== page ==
Turkey Received $28 Billion From Unclear Origins In The First 8 Months Of The Year, Per The FT. The Country’s Finance Minister Says Some Of It Was Legitimate Cash From …

Turkey Received  Billion From Unclear Origins In The First 8 Months Of The Year, Per The FT. The Country's Finance Minister Says Some Of It Was Legitimate Cash From ...

Turkish Finance Minister Nuredin Nebati told the FT that her country was "working carefully in the global financial system." Adem Altan/AFP/Getty Images © Adem Altan/AFP/Getty Images Turkey's Finance Minister Nuredin Nebati told the FT that her country was "working carefully in the international financial system". Adem Altan/AFP/Getty Images

  • The FT reported that Turkey received a record amount of $28 billion between January and August.
  • The Turkish Finance Minister believes that unknown revenues from tourism make up a large part of this income.
  • However, all imports are legal and legal, said Turkish Finance Minister Nurettin Nebati.

The Financial Times reported on Tuesday that between January and August this year, Turkey received a record amount of $28 billion. However, the Turkish Finance Minister dismissed these concerns.

Turkish Finance Minister Nuredin Nebti told FTA that "tourism revenue of unknown origin" is a large part of what Turkey's Central Bank classifies as "net errors and shortfalls" on its balance sheet. The allegation, the FT reports.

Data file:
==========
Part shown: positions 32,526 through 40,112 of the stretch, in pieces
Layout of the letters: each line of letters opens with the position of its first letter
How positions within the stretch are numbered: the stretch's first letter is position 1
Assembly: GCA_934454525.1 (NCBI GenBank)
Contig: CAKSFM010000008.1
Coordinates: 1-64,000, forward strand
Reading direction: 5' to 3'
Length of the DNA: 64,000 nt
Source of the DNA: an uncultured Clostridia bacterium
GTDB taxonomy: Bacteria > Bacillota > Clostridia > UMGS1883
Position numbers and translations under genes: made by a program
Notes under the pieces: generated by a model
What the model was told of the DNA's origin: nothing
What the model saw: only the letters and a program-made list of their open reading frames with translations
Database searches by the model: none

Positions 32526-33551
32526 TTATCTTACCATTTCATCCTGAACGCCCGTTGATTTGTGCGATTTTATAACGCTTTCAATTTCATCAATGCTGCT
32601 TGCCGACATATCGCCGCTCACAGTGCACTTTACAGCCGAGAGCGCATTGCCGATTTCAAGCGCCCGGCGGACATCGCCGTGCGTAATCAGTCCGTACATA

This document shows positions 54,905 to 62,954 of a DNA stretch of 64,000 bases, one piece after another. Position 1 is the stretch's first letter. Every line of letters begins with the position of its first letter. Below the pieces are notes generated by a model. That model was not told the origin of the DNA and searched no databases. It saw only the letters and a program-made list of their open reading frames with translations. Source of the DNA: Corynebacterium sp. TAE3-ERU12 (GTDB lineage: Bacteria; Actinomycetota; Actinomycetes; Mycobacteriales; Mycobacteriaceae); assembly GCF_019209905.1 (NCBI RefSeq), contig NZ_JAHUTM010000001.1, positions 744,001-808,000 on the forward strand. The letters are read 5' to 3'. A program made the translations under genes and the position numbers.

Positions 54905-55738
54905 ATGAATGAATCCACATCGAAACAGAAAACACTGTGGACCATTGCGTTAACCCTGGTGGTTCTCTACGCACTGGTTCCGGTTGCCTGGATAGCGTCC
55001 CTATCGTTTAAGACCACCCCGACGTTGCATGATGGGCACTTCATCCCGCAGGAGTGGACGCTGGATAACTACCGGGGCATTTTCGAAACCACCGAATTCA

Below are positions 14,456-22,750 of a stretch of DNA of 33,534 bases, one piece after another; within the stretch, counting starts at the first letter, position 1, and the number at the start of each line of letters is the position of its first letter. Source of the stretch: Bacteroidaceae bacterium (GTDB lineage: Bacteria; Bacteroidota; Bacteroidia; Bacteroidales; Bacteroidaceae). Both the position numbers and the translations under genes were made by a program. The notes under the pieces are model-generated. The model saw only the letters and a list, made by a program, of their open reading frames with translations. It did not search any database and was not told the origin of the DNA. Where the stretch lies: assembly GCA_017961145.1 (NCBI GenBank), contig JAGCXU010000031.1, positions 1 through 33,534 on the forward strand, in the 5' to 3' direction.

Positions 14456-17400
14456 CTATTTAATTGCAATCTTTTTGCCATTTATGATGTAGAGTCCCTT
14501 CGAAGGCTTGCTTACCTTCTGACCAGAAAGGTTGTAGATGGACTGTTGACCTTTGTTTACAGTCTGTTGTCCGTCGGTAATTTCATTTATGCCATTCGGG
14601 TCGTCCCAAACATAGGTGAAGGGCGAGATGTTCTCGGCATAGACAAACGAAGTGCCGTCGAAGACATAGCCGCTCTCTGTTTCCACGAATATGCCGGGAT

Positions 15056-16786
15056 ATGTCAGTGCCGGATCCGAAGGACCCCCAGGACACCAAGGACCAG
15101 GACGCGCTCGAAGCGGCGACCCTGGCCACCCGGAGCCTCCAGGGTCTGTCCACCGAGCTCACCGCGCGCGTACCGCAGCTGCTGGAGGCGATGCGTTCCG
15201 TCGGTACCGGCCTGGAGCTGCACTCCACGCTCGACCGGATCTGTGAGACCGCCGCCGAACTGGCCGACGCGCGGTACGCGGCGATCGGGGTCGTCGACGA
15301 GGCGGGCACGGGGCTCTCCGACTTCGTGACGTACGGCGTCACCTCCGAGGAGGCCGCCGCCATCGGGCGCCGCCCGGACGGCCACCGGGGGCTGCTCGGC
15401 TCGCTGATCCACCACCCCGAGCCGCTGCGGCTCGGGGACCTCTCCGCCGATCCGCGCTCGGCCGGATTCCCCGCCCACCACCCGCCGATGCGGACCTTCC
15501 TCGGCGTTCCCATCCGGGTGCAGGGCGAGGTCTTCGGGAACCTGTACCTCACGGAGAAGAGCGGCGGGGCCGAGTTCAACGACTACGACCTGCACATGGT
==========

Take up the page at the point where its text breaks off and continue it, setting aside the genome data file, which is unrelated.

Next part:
He told media that some of the money came from Russian tourists who had to use cash because they were unable to enter the international financial payment system due to the ban.

Nebti told FTA that relations between Turkey and Russia were only "good neighbours".

According to the Turkish Ministry of Culture and Tourism, Russians are still the second largest group of foreign visitors in Turkey, accounting for 13% of total visitors. In the first eight months of the year, the largest group of foreign tourists to Turkey were Germans.

Nebti also said that several unidentified Turkish companies and individuals returned the money, sometimes in cash, the FT reports.

He added in the FTA that all revenues are legal and that Turkey "works very carefully in the international financial system. It is not a country that acts against the international financial system."

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Turkey's central bank did not immediately respond to The Insider's request for details of the incoming transfer due to "clear errors and omissions."

Secret flows into Turkey are nothing new, but Ankara and Moscow are being investigated because they are friendlier. Last week, Turkish President Recep Tayyip Erdogan said his country would work with Russia "to create a natural gas plant," the Turkish news agency Anadolu reported.

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